• 10:00 to 14:00
    • must have revelations at least a day in advanced
    • Renting a permanent tent – 3,110 Yen
    • electricity – 250 Yen
  • Over Night Cabin
    • 16:00 to 10:00 the next day
    • Small  (2 – 3 people) – 3,280 yen
    • Medium (4 – 5 people) – 3,860 yen
    • Large (6 – 7 people) – 5,920 yen
    • electricity – 510 Yen
    • bring your own bedding, pots, dishes, etc
  • Day Cabin
    • 11:00 to 15:00
    • must have revelations at least a day in advanced
    • Small (2 – 3 people) – 250 yen
    • Medium-sized (4 – 5 people) – 310 yen
    • Large (6 – 7 people) – 500 yen
    • electricity – 250 Yen
    • bring your own bedding, pots, dishes, etc

Non-Auto/ Free Camping:

  • Here’s a map of the free camping.
    • Free as in it costs 0 Yen.
  • All you need to do is register on the day you get there.
    • When you register you can pick up free trash bags for your burnables, plastic, and food trash.
  • You cannot reserve a camping spot.
  • Make  sure to get in by 18:30 your first night so you can register.

Hours:

  • The office closes at 18:30, but the park itself never closes.

Notes:

  • Facilities – Restrooms, showers, cabins, auto-camping, free camping, communal kitchen, beach.
  • There are lots of paid showers throughout the park.
    • They are generally 2 minutes for 200 Yen.
    • The showers by the auto-camping, the showers are 5 minutes for 200 Yen. These showers are cleaner and generally better.
  • There is an aquarium nearby.
    • adult 1540 yen
    • 9:00-17:00 Closed Tuesdays
    • free parking
  • Beach map

Map:

Posted in Hamada 市, Honshū, Japan, Shimane 県 | Tagged: | Leave a Comment »

We Bring the Rain

Posted by Heliocentrism on June 26, 2015

Sunday May 3, 2015

All Pictures

We all know who caused the rain.

Rain

It seems like whenever we camp too near to Hiroshima Prefecture it rains. Sometimes it stops raining for a few hours, but then someone gets bitten by a snake. We don’t mean for any of this to happen. We really have no idea how to stop the rain from following us other than by not camping within a 30 mile radius of Hiroshima prefecture.

We all tried to make it a good day despite the rain.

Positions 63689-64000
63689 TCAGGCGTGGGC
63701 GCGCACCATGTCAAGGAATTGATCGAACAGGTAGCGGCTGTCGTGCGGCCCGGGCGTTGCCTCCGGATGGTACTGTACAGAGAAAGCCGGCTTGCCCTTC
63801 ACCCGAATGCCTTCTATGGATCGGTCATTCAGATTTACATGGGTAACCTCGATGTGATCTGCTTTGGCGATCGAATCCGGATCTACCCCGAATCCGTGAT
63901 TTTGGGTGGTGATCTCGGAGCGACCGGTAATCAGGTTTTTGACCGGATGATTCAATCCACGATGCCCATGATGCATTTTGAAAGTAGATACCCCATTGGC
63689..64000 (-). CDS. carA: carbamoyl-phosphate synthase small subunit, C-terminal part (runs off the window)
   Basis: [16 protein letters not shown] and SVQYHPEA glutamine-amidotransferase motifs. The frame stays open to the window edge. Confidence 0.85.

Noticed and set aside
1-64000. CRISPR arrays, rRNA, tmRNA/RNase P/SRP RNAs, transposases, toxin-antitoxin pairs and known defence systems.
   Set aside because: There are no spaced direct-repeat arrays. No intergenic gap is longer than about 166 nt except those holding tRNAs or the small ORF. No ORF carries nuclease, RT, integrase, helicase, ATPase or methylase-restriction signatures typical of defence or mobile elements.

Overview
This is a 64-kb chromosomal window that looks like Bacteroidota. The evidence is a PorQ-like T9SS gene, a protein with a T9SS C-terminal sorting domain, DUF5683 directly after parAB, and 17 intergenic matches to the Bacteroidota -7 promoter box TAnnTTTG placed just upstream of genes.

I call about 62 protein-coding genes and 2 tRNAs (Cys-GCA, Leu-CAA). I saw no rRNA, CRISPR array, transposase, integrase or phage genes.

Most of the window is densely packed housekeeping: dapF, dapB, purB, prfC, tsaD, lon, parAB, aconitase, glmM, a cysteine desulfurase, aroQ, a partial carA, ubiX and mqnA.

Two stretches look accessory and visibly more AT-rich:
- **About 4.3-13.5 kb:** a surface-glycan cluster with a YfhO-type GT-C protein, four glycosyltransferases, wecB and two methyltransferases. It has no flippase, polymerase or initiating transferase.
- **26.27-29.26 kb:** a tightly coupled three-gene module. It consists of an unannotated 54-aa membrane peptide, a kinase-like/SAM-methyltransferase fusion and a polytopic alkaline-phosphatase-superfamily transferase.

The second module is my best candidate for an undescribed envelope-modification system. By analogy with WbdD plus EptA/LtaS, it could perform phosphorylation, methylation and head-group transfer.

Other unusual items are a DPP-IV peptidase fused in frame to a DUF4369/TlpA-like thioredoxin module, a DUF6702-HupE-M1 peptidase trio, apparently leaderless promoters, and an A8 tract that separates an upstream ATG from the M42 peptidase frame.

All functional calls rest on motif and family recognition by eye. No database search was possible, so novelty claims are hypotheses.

More Rain

We first went to the Izumo-Taisha shrine in Shimane prefecture. Mark and I had been there before. It’s not that far from our apartment in Miyoshi.

We followed our friends as they took tons of photos. They really liked the shrine but, I think they would have enjoyed it a bit more if the rain would have just stopped.

It’s raining? Let’s go to Starbucks.

It’s Raining… Still

I mentioned that the Starbucks across the street was the nearest Starbucks to my home. “You live that close to this shrine?” someone asked.

“No. I live about 1.5 hours away.”

As we passed by the coffee shop we noticed that there was a cookie themed drink on special. We had to try it. We all sat upstairs, out of the rain, and enjoyed the view of the entrance to the shrine, while consuming a whole day’s worth of calories in the form of one coffee based drink.

“It’s just another 45 minutes of walking up this hill and we’ll be there!”

Rain Won’t Stop Us!

The rain had not stopped by the time we got to the area where the old silver mine was. I say “area” because there was no way to drive anywhere near it. We had to find a bus station, take an overly crowded bus to somewhere closer to the mine, then walk up hill for about 45 minutes.

There were bikes to rent, but not everyone in our group wanted to ride bikes in the rain. There were also taxi-bicycles to hire. But, there were none to be found when we were at the bottom of the hill. We found 3 of them at the top, but they were waiting for the people who had hired them. Our timing was all wrong.

The rain might have stopped, but it’s still drippy in here.

So we walked to the top with our own 2 feet, or rather 12 feet. The mine was good in that it wasn’t raining (though, most cave-like things tend to be dank and drippy), we all got a %50 off foreigner discount, and we were now headed down hill.

Just typical minors

I was really hoping to see some silver, or silver rock. You know, an example of what silver minors looked for when mining. But there was no such thing. There were only drawings of the horrible conditions that minors had to deal with when mining.

It stopped raining for a whole 20 minutes!

We headed towards the next campsite with the plan that if it were still raining, we would try to rent a cabin somewhere. Where? I don’t know. There were no cabins anywhere near this campsite that we knew of.

It didn’t matter anyway. When we got to the  Campsite, the rain had stopped. We raced to get our tents up. Because this campsite was so crowded, we chose not to stay more than one night. In our rush to set up camp, we unpacked only what we needed for one overnight stay.

Once all the tents where up, the rain started again. This meant that grilling dinner was out of the question. We got some food from the nearest konbini, and ate next to many of the camper’s drying clothes and camping gear under the shelter of one of the few pavilions at the campsite.

Then we stayed up until midnight in one of our tents playing nerd games where we had to find killers, wizards, and good men.

All Pictures


Japan
(日本)
(Nippon)

How to get there:

You can enter Japan by plane or boat. Though, the number of boats going to Japan from other countries has gone down significantly.

Americans get 90-day visas to Japan at the port of entry. Check with your nearest Japanese embassy or consulate for visa information.

Phone:

Website:

Downloads:

Videos:

Books:

Notes:

  • Be careful what over the counter drugs you bring into Japan.  Actifed, Sudafed, Vicks inhalers, and Codeine are prohibited.
  • InternationalATMs are really hard to find; more so if you aren’t in a big city. Many places in Japan do not use credit cards. Take cash and call your bank to ask whatATMs or banks in Japan will work with your cash card.
    • ATMs have opening hours. Usually 9:00-18:00 (They have better work hours than most business men and women here.)